Eighth Regiment Armory (Chicago)

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Eighth Regiment Armory
Eighth Regiment Armory.jpg
Eighth Regiment Armory (Chicago) is located in Illinois
Eighth Regiment Armory (Chicago)
Location 3533 South Giles Avenue, Chicago, Illinois
Coordinates 41°49′50.47″N 87°37′9.64″W / 41.8306861°N 87.6193444°W / 41.8306861; -87.6193444Coordinates: 41°49′50.47″N 87°37′9.64″W / 41.8306861°N 87.6193444°W / 41.8306861; -87.6193444
Built 1914
Architect J.B. Dibelka
Architectural style No Style Listed
Governing body Private
MPS Black Metropolis TR
NRHP Reference # 86001096 [1]
Significant dates
Added to NRHP April 30, 1986
Designated CL September 9, 1998

The Eighth Regiment Armory, located in the Black Metropolis-Bronzeville District of Chicago, Illinois, was the first armory in the United States built for an African-American military regiment, known as the "Fighting 8th".[2] The building later was used by a division of the Illinois National Guard, and during World War I was incorporated into the US Infantry. After closing the armory in the early 1960s, it became the South Central Gymnasium. In 1999, following an extensive renovation, it was reopened as a public high school military academy.[3] The restoration and conversion into a school has been recognized by the National Trust for Historic Preservation.[4]

The nearby Victory Monument honors the regiment for service during World War I.

The armory was listed on the National Register of Historic Places on April 30, 1986, and was designated as a Chicago Landmark on September 9, 1998. It is one of nine landmark structures in the Black Metropolis-Bronzeville District.[2]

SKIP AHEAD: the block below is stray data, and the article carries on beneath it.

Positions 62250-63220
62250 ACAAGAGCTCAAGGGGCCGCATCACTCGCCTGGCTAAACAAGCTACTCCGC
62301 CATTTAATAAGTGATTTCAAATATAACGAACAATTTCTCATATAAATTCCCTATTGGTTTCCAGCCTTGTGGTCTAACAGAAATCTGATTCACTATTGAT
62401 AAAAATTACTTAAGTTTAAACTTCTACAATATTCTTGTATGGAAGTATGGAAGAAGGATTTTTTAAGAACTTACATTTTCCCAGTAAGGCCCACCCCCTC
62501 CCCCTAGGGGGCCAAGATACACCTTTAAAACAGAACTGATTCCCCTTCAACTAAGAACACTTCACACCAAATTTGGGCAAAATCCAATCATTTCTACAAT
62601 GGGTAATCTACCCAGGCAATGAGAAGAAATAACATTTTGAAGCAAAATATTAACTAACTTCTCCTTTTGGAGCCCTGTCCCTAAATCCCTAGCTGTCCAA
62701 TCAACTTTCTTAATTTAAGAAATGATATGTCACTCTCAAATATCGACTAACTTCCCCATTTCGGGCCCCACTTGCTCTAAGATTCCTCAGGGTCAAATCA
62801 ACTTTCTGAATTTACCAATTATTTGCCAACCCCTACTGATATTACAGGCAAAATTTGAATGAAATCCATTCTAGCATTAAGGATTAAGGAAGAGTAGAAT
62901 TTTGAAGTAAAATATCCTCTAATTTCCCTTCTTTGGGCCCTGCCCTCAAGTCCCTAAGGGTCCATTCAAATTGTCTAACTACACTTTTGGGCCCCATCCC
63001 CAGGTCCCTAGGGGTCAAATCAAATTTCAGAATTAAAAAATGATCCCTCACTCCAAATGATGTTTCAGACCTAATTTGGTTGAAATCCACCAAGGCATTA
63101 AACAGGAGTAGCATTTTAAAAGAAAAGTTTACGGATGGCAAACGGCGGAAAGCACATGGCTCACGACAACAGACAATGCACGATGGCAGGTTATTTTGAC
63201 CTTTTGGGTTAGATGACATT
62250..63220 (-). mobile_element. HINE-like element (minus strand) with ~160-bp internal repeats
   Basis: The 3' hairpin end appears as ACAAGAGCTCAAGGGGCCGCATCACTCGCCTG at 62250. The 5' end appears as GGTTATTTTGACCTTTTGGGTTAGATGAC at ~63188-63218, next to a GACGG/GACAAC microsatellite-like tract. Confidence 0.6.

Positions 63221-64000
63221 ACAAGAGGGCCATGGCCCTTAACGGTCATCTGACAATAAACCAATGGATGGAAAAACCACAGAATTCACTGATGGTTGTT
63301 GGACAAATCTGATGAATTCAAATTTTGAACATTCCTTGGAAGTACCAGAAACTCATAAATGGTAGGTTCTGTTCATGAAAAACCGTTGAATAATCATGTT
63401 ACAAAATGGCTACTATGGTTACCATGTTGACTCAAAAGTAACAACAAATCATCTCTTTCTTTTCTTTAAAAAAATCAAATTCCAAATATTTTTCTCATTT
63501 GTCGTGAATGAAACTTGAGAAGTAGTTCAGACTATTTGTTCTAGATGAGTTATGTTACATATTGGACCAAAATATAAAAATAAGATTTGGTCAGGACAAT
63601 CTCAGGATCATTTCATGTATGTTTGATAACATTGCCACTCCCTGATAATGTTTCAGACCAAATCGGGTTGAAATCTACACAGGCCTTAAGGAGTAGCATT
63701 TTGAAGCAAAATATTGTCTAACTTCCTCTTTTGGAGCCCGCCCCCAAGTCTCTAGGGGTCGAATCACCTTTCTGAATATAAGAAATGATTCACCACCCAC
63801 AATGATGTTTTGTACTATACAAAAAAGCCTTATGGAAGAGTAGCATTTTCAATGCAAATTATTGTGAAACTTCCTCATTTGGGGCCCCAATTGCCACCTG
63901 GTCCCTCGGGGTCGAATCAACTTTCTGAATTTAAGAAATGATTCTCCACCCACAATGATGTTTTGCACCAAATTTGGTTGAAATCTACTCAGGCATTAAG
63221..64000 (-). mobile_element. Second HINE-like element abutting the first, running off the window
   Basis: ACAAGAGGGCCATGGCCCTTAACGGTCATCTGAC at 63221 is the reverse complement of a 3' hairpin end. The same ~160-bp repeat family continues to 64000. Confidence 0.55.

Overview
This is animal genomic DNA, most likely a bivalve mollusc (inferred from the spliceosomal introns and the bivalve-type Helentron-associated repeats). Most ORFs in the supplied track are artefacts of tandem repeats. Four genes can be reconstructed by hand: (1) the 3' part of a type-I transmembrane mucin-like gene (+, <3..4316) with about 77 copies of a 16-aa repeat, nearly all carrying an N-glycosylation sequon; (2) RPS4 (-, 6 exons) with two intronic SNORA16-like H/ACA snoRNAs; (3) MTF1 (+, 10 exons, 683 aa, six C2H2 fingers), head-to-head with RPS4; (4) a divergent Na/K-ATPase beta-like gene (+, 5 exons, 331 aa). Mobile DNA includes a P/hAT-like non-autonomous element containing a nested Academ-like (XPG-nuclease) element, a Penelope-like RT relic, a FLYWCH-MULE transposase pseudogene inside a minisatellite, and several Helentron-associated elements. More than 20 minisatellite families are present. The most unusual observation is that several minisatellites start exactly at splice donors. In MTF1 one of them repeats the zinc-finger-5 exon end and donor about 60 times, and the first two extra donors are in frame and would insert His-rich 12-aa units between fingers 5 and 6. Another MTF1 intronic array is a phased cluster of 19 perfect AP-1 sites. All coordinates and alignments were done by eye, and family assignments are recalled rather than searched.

In popular culture[edit]

On June 27, 1937, the armory hosted a battle of the bands, featuring big bands. The Roy Eldridge's band began the show, followed by the 16 piece Benny Goodman band, with Gene Krupa on the drums and Harry James on the trumpet. The popular tune King Porter Stomp was a highlight of the evening.[5]

See also[edit]

Notes[edit]

  1. ^ "National Register Information System". National Register of Historic Places. National Park Service. 2007-01-23. 
  2. ^ a b "Eighth Regiment Armory". City of Chicago Department of Planning and Development, Landmarks Division. 2003. Retrieved 2007-08-05. 
  3. ^ "Chicago Public Schools". Public Building Commission of Chicago. Archived from the original on 2007-06-11. Retrieved 2007-08-05. 
  4. ^ "Military Academy Addition Gets Revised Design at Community Request". Public Building Commission of Chicago. 2001-02-28. Archived from the original on 2007-09-28. Retrieved 2007-08-05. 
  5. ^ "DRILLING FOR SCHOLARS". Public Broadcasting Service. 1999-10-20. Retrieved 2007-08-05.